Demand Loans

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By Nico Hudson (Candidate Attorney at Hayes Incorporated)


In practice, demand loans have generally been utilised to postpone the date on which prescription starts to run. Whereas the Prescription Act 68 of 1969 dictates that a contractual debt will prescribe three years after the date when the debt became due and payable, a debt in terms of a demand loan will only prescribe three years after demand has been made by the creditor for payment in terms of that agreement.

A recent Constitutional Court ruling re-examined what constitutes a demand for payment and, as result, what threshold will have to be met to ensure that prescription will only run on the date of demand and not the date on which the loan agreement was concluded. The question therefore is, in light of the recent ruling, what exactly is the required threshold as set by the Court?


A demand loan is a type of loan agreement that contains a clause which enables the creditor to unilaterally determine when the debtor must perform. Only once the creditor has made his demand for payment will the debt become due and payable by the debtor. Therefore, prescription only start running from the date the demand was made, and not, as in the case of general loan agreements, on the date on which the agreement was concluded.

The recent decision by the Constitutional Court in Trinity Asset Management (Pty) Ltd v Grindstone Investments 132 (Pty) Ltd 2018 1 SA 94 (CC) (“Trinity Asset Management”), should serve as a caution to all practitioners who utilise demand loans thinking that it automatically postpones the date of prescription.

In Trinity Asset Management, the debtor (Grindstone Investments) and the creditor (Trinity) entered into a run of the mill loan agreement that contained a clause that read:

“The Loan Capital shall be due and repayable within 30 days from the date of delivery of the Lender’s written demand.”

The argument advanced by the creditor was that the inclusion of this clause had the effect of making the loan agreement between the parties a demand loan. In support of this argument, it was submitted that the intention of the parties should be ascertained by the express terms included in an agreement. Based on the facts, it was the creditor’s contention that by the inclusion of this clause, it was evident that it was the intention of the parties that a demand for payment was a condition for the enforcement of the claim. Therefore, according to the creditor, prescription only started to run on the date the demand for the repayment of the loan was given.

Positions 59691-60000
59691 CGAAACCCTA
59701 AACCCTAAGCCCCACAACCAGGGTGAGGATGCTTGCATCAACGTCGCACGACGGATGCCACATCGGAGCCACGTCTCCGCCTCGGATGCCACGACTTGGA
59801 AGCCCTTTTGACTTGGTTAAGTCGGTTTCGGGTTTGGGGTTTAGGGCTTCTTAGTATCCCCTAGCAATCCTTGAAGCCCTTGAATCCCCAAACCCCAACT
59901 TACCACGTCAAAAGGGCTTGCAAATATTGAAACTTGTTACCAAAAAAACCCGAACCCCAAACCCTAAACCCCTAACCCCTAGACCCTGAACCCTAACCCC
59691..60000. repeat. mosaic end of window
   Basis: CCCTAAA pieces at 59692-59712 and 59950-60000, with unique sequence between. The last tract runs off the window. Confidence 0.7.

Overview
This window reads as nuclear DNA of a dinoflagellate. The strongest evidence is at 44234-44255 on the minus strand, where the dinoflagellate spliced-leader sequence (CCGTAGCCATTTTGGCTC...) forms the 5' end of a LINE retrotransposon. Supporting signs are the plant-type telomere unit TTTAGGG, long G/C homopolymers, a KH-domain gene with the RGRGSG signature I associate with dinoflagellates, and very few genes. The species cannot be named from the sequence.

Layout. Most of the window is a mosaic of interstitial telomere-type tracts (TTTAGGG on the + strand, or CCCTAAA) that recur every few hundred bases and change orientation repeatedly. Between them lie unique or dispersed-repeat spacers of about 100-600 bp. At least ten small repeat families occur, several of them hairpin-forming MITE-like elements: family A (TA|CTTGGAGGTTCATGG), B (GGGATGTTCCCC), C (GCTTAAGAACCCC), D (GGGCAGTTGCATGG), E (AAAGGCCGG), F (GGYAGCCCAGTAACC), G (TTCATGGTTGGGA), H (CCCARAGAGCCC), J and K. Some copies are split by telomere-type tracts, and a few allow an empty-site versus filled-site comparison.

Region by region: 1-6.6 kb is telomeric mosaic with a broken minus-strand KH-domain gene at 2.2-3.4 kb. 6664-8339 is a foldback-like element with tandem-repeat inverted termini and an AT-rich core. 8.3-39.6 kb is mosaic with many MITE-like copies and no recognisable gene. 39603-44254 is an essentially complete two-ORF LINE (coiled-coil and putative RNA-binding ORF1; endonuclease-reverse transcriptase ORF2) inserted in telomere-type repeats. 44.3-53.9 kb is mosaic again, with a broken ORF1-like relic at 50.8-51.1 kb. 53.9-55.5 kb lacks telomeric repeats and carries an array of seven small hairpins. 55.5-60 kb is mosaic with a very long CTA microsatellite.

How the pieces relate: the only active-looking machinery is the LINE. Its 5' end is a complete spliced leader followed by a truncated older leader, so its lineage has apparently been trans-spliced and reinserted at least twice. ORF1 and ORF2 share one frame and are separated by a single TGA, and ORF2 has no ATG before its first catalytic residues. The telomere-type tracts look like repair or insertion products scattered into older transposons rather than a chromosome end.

The majority of the Constitutional Court were not in agreement with the argument raised by the creditor. The Constitutional Court focused their attention on what it means for a debt to be “due”. The Court referred to section 12(1) of the Prescription Act and relevant case law and held that in the context of a debt, “due” refers to the principle that the debt must be immediately claimable by the creditor. In laymen’s terms, prescription cannot begin to run before a creditor’s cause of action has fully accrued.

The question therefore was whether a clause that enables the creditor to make demand for payment, constituted a condition precedent for the debt to become due.

The Court held that including a clause in an agreement that empowers a creditor to demand payment does not affect the date at which the debt becomes due. Specifically referring to the facts of this case, the Court held that the demand could have been made at any time and thus was not a prerequisite for the debt to become claimable. Accordingly, since there was no condition precedent for the debt to become due, prescription started running from the date when the parties concluded the loan agreement.


The repercussions of the Trinity Asset Management judgment are that it will be incumbent on the contracting parties to be unambiguous in their intention that a demand for the repayment of a debt is a condition precedent for that debt to become due. The Court in Trinity Asset Management did not elaborate on what would constitute this clear intention and there is therefore still a degree of uncertainty on this point.

Things become even more uncertain if the contract between the parties is a standard form contract. The agreement between the parties in Trinity Asset Management was freely negotiated by the parties whereas with a standard form contract, the consumer does not have the power to amend the terms of the contract. It therefore remains to be seen whether these types of agreements would constitute a clear intention from both parties.

As it is not clear from the judgment what constitutes a “clear intention” this will have to be determined on a case-to-case basis. However, it is evident that the inclusion of a mere demand for payment is not always sufficient.

Although the judgment in Trinity Asset Management leaves much uncertainty in its wake, it still serves as a wake-up call to practitioners. Merely including a clause providing for demand for payment in a loan agreement may not always be sufficient to constitute the loan as a demand loan, thereby postponing the date on which prescription starts to run. The wording of a demand loan agreement should be drafted in a clear and unambiguous manner to stipulate that the loan amount only becomes due and payable on demand.

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